As far as I’m concerned, Jennifer Beals was never sexier in Flashdance than when she wore her welding hood and wielded a welding torch. Since 1983, I have, on and off, nursed the fantasy of being one of those girls who can hang with the boys and still be a girl. I wanted to be like my neighbor Katie Betz, who showed up in my driveway one day wearing shorts, nude nylons, and sneakers with bobby socks, a look wholly feminine and made extra impressive by the fact that she arrived on her brother’s dirt bike, slammed on the brakes, dropped one foot to the ground, and sent the back tire skidding in an arc on the driveway behind her.
Many years later, I attempted to harness some of that badass female vibe when I drove myself from Boise to Brooklyn in an 18-year-old Toyota Tercel hatchback that leaked oil. Every time I stopped for gas, I stepped out of the car barefoot and made a big show of wiping off the dipstick and checking my oil. I thought I was really cool.
That’s about as far as it goes for me. I have big (dormant) dreams of being able to slide under my car and tinker around, but it turns out I don’t have enough interest to take a class on what to do once I’m under there — not even one that’s free of charge. But my Flashdance obsession has led me to seek out women in the construction industry who can maybe teach me how to be more like Jennifer Beals.
I’m the asset
In 2010, the United States Department of Labor Statistics reported construction as the only industry where the percentage of female workers remained in the single digits — 9%. Mining came in second-lowest at 13%, followed by transportation, 23%, and agriculture, 24%. The total number of females working in construction (800,000) is down from a high of 1,122,000 in 2007, due, in part, to the loss of 2.5 million construction jobs between 2007 and 2010.
Even though the number of women in the construction industry grew more than 80% from 1985 to 2007, that 9% seems rather measly, especially given that women make up 47% of all industries.
I meet Desiree Wilson, owner of Iron Works Fencing, by email. Beneath her contract license number, her email’s automatic signature reads: Certified Woman and Minority Business Owner, DBE, UDBE*, SBE, MBE, WBE, SLBE/ELBE, SB, SDB, WOSB, EDWOSB, MSB, HUBZone.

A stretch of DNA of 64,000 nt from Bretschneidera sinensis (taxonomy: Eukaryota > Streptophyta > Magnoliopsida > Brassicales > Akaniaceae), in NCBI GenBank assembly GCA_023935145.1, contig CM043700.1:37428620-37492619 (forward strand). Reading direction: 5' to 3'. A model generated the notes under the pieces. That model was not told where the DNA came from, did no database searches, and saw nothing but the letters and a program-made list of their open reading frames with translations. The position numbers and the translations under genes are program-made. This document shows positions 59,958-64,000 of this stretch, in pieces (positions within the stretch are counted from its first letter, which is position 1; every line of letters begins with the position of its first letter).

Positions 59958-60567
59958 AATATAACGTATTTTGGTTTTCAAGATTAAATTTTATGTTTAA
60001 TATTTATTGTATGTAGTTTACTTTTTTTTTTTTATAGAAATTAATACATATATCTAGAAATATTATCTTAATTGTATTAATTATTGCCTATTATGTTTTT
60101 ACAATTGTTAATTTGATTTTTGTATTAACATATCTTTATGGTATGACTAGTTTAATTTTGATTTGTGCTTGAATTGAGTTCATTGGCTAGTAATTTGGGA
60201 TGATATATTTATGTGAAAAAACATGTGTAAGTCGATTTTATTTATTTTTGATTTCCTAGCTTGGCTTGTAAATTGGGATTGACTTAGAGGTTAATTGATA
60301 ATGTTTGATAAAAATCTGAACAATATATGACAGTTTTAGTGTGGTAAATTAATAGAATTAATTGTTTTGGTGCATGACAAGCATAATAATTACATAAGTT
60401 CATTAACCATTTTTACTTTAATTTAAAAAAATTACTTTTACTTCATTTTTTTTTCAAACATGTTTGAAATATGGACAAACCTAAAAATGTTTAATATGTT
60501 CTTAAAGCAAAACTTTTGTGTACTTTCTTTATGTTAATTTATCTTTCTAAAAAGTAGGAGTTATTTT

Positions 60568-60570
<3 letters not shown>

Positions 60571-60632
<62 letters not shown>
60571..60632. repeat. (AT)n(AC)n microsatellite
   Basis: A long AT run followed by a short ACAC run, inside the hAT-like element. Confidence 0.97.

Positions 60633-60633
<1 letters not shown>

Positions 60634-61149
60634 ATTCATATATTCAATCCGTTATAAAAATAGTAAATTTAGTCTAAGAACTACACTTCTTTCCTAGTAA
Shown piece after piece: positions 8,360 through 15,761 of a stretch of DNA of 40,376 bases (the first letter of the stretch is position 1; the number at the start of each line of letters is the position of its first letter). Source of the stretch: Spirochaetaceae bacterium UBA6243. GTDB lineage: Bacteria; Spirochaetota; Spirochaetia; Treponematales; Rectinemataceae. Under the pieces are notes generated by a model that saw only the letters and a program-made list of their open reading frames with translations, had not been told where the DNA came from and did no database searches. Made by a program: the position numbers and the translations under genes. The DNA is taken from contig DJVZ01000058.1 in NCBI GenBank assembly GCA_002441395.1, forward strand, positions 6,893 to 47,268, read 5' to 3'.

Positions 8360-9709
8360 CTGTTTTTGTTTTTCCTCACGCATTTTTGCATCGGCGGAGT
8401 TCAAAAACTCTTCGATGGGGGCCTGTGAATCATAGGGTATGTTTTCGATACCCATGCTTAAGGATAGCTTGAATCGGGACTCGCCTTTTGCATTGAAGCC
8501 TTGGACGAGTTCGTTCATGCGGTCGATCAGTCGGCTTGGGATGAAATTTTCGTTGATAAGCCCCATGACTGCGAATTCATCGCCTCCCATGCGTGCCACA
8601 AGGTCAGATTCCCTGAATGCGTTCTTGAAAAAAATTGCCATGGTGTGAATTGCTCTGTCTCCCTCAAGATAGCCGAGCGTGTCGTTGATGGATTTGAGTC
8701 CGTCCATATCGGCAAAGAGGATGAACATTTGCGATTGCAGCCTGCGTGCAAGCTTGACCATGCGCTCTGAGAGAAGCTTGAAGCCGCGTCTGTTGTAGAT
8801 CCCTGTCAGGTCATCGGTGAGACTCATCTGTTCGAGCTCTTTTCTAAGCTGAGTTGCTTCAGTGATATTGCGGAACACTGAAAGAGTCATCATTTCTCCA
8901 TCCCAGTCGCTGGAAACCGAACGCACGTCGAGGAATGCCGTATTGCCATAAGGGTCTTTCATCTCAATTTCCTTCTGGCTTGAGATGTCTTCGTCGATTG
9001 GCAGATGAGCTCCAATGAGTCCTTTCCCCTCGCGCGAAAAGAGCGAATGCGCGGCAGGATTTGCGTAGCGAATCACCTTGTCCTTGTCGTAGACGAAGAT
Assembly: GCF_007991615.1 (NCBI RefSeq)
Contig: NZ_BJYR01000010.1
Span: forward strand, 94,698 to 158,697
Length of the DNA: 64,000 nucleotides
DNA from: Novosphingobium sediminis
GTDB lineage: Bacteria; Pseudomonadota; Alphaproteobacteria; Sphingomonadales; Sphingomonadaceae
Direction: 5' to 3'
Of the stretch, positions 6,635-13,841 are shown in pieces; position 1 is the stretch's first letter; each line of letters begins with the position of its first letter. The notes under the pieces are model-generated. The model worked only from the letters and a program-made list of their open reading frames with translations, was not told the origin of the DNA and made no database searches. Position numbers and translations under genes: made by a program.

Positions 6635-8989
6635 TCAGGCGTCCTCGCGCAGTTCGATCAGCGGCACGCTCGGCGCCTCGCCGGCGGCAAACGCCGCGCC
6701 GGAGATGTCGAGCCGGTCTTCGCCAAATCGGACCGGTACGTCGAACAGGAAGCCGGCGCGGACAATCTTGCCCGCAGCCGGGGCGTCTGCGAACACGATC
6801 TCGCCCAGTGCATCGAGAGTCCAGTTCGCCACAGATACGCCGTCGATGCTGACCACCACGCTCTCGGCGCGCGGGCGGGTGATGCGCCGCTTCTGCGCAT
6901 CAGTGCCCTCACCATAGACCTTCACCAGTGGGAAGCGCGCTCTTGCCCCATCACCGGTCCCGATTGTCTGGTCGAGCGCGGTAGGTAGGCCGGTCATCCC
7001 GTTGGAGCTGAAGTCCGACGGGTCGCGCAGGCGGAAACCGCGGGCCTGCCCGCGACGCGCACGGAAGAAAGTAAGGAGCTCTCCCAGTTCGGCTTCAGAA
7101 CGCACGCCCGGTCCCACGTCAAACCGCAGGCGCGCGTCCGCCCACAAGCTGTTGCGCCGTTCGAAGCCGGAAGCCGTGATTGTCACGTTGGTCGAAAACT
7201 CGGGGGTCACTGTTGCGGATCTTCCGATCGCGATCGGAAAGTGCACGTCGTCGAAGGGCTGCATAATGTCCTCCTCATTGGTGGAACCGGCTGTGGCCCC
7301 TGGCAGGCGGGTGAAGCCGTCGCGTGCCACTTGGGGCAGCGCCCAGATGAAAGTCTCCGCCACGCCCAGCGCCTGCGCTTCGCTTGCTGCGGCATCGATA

The asterisk is hers, not mine, and no, I’m not joking.
After we introduce ourselves and set up a time to meet at her company’s headquarters, I write, “Will you have a welding helmet on? :-).”
“No, not exactly! This is the business office,” she responds. “I could always pull out a hard hat and blueprints, but there isn’t much here, although paperwork is a big part of construction.”
I head to her office in Old Town, where I’m ushered in and escorted through the building by a security guard. He leaves me in front of an office decorated with paper screens and other Asian details. A young woman in high heels and a bright yellow pencil skirt steps out from behind a desk at one end of the room. She has the polished look of a fashion-magazine editor, and I’m nanoseconds away from excusing myself for interrupting her and asking her to point me toward Desiree Wilson.
Instead, I say, “Desiree?” and she responds in the affirmative.
She shakes my hand and offers me a seat at a large, shiny table in the center of the room on top of which sits a huge book of blueprints and a hard hat. For the next 50 minutes, the 36-year-old maintains steady eye contact, crossed legs, and upright posture as she paints a picture of her experience as one of the few females in the steel industry.
Wilson describes herself as “the first one in and the last one out.” As the president, company owner, and project manager, she’s the first on the job to look at the plans and make the bid. She’s there at contract signing and at the end to make sure the job is complete and the check signed.
“People always just kind of wonder, What is she doing here?” she says. “I’m always the most random person in the room. So, if we have a pre-bid meeting or something, I’m walking into the meeting and it’s, like, 30 men in their ripped-up jeans and dirty boots.”
If she has to go to a job site, say at the new Cesar Chavez Community College site, she’ll wear jeans, but that’s about as far as she’ll go to try and fit in.
“I’m not going to go and roll around in the dirt just so I can look like one of those contractors,” she says.
Wilson admits that she does at times feel like an oddity, but she never feels the need to downplay her femininity.
“If anything I feel the opposite. I’m going to put it on blast,” she says, laughing. “They need me, and it’s a nice position to be in. I’m the asset. The way I describe it is, I just have a lot of know-how.”
Desiree Wilson talks construction
Desiree Wilson, owner of Iron Works Fencing, on her experience as a woman in the construction industry.
Wilson attended law school from 2003–2005, earned her master’s degree in business with an emphasis in financial planning and taxation from Cal Lutheran in 2008. Her work as an estate planning and taxation specialist exposed her to businesses across a variety of industries. About four years ago, while consulting for a poorly run company, she became aware of the profit potential in the steel industry. After a year of research, education, and acquisition of multiple certifications, she started Iron Works + Fencing, a million-dollar-a-year company that provides metal fencing, stairs, railings, balusters, and banisters for commercial, government, industrial, and residential projects.
The blueprint sitting on the table in front of me is for the new rental-car center at the San Diego airport, a project Wilson bid for but cannot legally discuss, as the airport has not yet publicly released the results.